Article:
What would you add? Consider writing your own updated version of St. Patrick’s breastplate. Make a visual representation of what the spiritual armor  you need to put on daily might look like. It could be a mandala you make from magazine pictures. It could be symbols you place on your dresser to see every morning when you get dressed.

I would love to know what you came up with!

 

Once again, as it is Saturday afternoon here at this old house, I am struck by the juxtaposition of the lectionary readings for corporate worship tomorrow and the day’s news. This week, much of the Church is united in reading Micah 6:1-8 and Matthew 5:1-12 as it gathers.  The Matthew passage is the beginning of the Sermon on the Mount, commonly known as the Beatitudes: 

“Blessed are the poor in spirit, for theirs is the kingdom of heaven.

“Blessed are those who mourn, for they will be comforted.

“Blessed are the meek, for they will inherit the earth.

“Blessed are those who hunger and thirst for righteousness, for they will be filled.

“Blessed are the merciful, for they will receive mercy.

“Blessed are the pure in heart, for they will see God.

“Blessed are the peacemakers, for they will be called children of God.

“Blessed are those who are persecuted for righteousness’ sake, for theirs is the kingdom of heaven.

“Blessed are you when people revile you and persecute you and utter all kinds of evil against you falsely on my account. Rejoice and be glad, for your reward is great in heaven, for in the same way they persecuted the prophets who were before you.refugee%20clipart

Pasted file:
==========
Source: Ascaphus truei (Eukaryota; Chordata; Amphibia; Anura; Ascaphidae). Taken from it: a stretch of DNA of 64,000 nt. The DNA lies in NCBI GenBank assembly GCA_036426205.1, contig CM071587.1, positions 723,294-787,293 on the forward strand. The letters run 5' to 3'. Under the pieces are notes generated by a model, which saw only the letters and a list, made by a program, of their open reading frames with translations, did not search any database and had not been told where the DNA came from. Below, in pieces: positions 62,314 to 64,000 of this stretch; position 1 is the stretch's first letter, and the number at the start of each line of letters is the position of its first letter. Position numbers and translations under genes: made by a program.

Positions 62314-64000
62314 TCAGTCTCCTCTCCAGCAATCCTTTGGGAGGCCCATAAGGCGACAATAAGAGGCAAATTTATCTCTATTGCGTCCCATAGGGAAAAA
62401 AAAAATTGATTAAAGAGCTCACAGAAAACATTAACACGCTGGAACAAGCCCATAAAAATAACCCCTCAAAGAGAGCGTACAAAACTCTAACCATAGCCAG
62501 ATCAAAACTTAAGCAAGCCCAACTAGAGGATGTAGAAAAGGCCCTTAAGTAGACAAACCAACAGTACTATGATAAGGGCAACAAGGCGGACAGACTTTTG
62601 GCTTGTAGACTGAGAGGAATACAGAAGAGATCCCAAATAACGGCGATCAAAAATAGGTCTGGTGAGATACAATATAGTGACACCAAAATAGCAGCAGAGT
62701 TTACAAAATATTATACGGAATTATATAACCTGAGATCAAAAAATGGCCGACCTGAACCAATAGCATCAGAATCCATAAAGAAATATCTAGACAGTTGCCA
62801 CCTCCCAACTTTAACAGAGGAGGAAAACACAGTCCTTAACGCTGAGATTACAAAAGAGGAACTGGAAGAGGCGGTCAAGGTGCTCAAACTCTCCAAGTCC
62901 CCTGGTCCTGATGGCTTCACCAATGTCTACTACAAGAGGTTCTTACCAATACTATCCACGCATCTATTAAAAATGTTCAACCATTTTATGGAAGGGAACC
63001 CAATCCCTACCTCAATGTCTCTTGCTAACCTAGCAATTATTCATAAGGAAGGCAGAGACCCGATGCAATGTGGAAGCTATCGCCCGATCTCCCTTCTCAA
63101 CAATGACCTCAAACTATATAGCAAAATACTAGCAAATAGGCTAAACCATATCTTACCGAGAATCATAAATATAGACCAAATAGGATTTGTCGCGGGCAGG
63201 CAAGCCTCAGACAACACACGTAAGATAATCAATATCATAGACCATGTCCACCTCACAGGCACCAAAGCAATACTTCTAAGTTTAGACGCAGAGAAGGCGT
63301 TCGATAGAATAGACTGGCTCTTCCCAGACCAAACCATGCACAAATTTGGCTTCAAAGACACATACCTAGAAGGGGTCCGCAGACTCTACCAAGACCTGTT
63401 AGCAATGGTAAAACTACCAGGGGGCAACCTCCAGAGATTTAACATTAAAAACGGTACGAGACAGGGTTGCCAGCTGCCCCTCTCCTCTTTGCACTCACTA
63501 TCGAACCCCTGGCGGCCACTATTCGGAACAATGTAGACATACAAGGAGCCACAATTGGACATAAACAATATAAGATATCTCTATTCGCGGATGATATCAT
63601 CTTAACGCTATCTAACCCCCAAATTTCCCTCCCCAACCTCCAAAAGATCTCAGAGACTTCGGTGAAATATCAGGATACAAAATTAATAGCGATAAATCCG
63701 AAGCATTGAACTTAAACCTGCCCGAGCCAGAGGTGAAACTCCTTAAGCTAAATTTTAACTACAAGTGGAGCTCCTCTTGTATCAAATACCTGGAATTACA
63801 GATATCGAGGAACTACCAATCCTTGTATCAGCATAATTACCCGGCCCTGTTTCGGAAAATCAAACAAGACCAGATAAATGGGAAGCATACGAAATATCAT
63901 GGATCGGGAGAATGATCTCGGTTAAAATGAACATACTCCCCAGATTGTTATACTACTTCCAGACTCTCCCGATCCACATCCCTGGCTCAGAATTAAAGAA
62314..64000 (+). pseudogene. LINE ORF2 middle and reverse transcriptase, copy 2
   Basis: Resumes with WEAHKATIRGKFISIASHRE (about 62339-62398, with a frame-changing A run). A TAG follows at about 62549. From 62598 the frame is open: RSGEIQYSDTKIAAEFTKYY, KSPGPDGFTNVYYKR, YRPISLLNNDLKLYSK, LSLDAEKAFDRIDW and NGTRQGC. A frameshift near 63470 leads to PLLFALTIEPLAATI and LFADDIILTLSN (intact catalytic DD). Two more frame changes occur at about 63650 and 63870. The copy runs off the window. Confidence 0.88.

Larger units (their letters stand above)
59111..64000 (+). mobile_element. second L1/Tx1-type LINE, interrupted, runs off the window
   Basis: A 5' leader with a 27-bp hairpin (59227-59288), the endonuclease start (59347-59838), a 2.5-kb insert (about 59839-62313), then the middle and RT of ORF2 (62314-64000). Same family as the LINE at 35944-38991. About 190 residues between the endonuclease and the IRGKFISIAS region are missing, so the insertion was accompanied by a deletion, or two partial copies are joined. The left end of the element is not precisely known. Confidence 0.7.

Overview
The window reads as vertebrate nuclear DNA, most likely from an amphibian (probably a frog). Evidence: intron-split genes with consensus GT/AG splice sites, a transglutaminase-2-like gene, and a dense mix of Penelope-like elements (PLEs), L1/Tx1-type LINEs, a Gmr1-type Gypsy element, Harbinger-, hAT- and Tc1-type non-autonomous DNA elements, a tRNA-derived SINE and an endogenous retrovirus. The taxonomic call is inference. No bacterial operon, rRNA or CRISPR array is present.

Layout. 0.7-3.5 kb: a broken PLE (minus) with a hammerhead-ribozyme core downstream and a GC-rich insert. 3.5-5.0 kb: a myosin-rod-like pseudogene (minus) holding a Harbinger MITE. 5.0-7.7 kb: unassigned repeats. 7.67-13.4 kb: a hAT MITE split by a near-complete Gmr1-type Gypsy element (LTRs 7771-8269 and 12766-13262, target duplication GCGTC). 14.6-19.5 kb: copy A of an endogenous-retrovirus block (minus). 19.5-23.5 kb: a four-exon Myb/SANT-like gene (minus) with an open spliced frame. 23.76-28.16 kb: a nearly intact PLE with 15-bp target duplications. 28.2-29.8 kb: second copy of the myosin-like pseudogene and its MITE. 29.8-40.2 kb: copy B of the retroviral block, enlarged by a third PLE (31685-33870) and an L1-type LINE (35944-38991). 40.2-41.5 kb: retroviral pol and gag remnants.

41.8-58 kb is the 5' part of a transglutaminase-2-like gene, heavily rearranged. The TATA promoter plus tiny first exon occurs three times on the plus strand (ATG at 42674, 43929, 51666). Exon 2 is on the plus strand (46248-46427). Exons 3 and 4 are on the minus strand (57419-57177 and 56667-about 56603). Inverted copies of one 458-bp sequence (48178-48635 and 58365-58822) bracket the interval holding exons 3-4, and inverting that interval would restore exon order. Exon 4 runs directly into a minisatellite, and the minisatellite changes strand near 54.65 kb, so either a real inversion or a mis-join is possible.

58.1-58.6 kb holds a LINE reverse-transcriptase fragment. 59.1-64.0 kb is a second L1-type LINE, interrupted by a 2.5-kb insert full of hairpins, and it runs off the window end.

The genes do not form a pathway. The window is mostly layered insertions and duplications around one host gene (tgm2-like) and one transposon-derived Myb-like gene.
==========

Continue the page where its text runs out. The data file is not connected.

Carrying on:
With the Bible in one hand and a newspaper in the other, we are called to make a choice: mercy and justice or power and self-interest? The last few verses of the Micah passage say this: With what shall I come before the Lord, and bow myself before God on high? Shall I come before him with burnt offerings, with calves a year old? Will the Lord be pleased with thousands of rams, with ten thousands of rivers of oil? Shall I give my firstborn for my transgression, the fruit of my body for the sin of my soul?” He has told you, O mortal, what is good; and what does the Lord require of you but to do justice, and to love kindness, and to walk humbly with your God?

God requires us to do justice. Does that apply only to individuals? Or does it apply to faith communities? What about nations that claim to be Christian? And what is justice? Is it an old fashioned idea that is no longer binding because of Jesus? Are the statement of Jesus in the Matthew text statements of fact or ideals? How “practical” is justice and mercy meant to be? For example, should we open our borders and risk letting in terrorists with those who truly are in danger of being killed in their own countries or do we slam the door in the face of everyone to protect our own interests?

What would Jesus do? It is a question we all must answer and be held accountable for.

 

We were visiting the new grandson this past week. As that involves airplane travel, it is a good time to take some of the books from the stacks around this old house to read on the long segments and while waiting at gates. One book that I took this time was written by Agatha Christy under her pen name, Mary Westmacott: “Giants’ Bread.” This was a cross between Jane Austen and an Agatha Christy mystery and I would have been hard pressed to know it was Agatha Christy if her name hadn’t been on the cover.